They are open two days a week – Wednesdays from 08:30 until 12:30pm and Fridays from the same times.  There you’ll find fresh local free-range eggs, fresh bread as well as lots of lovely local produce like Hill Farm Apple Juice and The Tomato Company passata, ketchup, chutney, relish and juice, alongside local jam, honey and cakes.  Well worth a visit.

Summer holidays in full swing, I shall have Poppy and Primrose joining the ground force team at HQ – that’s if I can tear them away from their latest den building expedition.  It looks like I shall have to bribe them with a few more of these if I’m ever going to get them to help me pick the lavender, dear Reader.

As for my motivation?  I’m already plotting something altogether more Margot, dear Reader….. Anyone for lavender gin?

Autumn rolling in

NYC

Never have I felt the juxtaposition of town and country more acutely than a recent weekend dash to New York and back for a dear family member’s wedding.  Saying goodbye to straw bales on the school run and green fields (plus two small girls) to be greeted by cabs honking, neon lights flashing and the whoosh of urban living was a far more epic contrast from our every day life than I could ever have imagined.  Continue reading

Summer of countryside love

MudefordProfuse apologies, my dear Reader, for my epic summer silence.  It seems an age since I was last tip tapping away a little note to you and I can only blame it on lots of work and plenty of lovely things happening at Margot and Jerry HQ, giving me not time at all to resume my position at the writing desk.  With Primrose and Poppy at home creating mayhem for almost 8 WEEKS of summer horror, I mean holiday, I haven’t had a moment to even hear myself think either!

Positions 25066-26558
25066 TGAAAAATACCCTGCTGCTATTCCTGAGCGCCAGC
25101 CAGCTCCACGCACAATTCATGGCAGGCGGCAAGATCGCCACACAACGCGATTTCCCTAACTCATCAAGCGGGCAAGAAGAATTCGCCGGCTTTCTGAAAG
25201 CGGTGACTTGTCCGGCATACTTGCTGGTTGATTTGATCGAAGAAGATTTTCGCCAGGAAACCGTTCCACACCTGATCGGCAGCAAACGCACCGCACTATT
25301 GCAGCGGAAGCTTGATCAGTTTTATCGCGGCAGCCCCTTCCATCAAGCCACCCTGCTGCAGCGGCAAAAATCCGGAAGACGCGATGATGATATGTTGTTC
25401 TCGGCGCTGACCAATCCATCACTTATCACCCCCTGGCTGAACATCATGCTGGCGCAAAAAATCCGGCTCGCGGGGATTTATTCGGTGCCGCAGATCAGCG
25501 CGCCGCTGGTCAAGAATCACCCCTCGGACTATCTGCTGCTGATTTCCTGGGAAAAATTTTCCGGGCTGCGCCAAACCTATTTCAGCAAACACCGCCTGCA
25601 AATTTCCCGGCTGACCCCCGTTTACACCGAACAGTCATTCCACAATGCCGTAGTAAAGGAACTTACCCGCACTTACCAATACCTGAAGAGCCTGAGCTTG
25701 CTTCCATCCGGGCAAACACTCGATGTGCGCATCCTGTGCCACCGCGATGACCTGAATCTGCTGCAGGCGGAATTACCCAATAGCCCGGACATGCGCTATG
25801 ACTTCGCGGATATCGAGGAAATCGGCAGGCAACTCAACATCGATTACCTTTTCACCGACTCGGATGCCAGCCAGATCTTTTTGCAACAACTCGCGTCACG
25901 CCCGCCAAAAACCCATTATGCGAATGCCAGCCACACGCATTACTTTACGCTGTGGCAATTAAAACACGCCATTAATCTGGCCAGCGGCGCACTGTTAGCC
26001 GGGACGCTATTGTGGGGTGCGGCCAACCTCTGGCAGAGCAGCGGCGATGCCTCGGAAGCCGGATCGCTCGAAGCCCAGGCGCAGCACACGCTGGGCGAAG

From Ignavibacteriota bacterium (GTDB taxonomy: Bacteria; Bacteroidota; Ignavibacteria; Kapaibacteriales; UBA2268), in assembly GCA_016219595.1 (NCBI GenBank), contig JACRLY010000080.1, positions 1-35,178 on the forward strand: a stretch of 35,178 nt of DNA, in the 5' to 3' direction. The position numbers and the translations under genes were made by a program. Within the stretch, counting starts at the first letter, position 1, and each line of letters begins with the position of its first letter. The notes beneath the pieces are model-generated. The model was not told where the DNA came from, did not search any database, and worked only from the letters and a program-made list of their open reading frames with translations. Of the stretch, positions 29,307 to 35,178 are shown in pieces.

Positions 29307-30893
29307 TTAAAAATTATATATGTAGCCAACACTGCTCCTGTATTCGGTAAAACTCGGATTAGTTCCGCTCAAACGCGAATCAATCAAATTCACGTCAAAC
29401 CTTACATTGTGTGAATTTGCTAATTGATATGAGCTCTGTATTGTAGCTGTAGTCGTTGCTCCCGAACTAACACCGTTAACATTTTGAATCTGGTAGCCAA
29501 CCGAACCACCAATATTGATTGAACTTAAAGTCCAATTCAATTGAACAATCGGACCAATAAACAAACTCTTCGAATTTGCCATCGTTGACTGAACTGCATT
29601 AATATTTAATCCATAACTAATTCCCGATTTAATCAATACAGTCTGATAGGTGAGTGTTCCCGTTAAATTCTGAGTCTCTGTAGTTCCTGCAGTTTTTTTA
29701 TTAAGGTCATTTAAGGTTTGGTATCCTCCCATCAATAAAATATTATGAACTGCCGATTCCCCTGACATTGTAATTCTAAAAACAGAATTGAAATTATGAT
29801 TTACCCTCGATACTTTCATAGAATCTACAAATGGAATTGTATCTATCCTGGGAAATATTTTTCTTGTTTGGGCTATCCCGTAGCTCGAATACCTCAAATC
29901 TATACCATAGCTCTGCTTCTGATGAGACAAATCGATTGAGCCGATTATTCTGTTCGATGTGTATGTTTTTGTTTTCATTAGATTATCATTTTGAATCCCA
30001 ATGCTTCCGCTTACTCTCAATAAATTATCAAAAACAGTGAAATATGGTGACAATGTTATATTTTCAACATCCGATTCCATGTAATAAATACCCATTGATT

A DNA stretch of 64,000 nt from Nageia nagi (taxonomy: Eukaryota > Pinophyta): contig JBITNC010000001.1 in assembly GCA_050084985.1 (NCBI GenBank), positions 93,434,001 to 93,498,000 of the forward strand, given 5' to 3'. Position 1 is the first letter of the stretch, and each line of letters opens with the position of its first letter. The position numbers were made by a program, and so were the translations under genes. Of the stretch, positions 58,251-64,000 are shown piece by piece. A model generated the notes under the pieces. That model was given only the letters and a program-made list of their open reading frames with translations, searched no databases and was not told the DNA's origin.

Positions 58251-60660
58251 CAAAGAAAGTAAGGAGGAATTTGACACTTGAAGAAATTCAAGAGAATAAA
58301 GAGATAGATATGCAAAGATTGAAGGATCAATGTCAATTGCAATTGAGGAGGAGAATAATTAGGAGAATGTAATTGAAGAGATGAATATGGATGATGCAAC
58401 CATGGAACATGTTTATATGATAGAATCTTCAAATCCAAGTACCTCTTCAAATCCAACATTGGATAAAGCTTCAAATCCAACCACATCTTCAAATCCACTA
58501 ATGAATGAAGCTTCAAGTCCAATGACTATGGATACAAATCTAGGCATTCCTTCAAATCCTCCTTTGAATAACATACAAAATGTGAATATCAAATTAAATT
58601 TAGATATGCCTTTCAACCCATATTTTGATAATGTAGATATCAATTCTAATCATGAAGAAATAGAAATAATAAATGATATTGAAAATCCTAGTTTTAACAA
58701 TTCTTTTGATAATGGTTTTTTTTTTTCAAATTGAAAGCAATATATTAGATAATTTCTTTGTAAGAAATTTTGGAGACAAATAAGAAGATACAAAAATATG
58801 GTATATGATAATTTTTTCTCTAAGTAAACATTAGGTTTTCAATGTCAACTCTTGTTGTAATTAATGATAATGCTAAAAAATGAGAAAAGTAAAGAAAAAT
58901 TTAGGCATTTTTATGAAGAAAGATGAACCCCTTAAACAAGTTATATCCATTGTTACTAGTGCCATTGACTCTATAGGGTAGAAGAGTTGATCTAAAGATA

Days have been filled with exploring our patch of Hampshire, trips to secluded sandy spots, sampling a lot of local goodies (wine, beer, gin…..) so when we finally headed off for our staycation and annual trip to Tom and Barbara’s shire farmstead, we couldn’t be too downhearted when it weed it down with rain.  Lots of time at home too – the spare room has had its bedding stripped more times than a boutique B&B of late!  As anyone who knows us well knows, we’re always more than happy to have friends to stay – any excuse for a good gossip over a large glass of something! Continue reading

A time for harvest

Ah autumn, there you are!

Ah autumn, there you are!

What a busy few weeks it has been!  Harvest celebrations, dinner parties in the village, Primrose’s birthday, her party complete with farm animals in our garden and a hilarious moment in the dark changing a Land Rover tyre with Jerry and one of the villagers……  I am definitely ready for a rest in the dark with a large gin and tonic, dear Reader!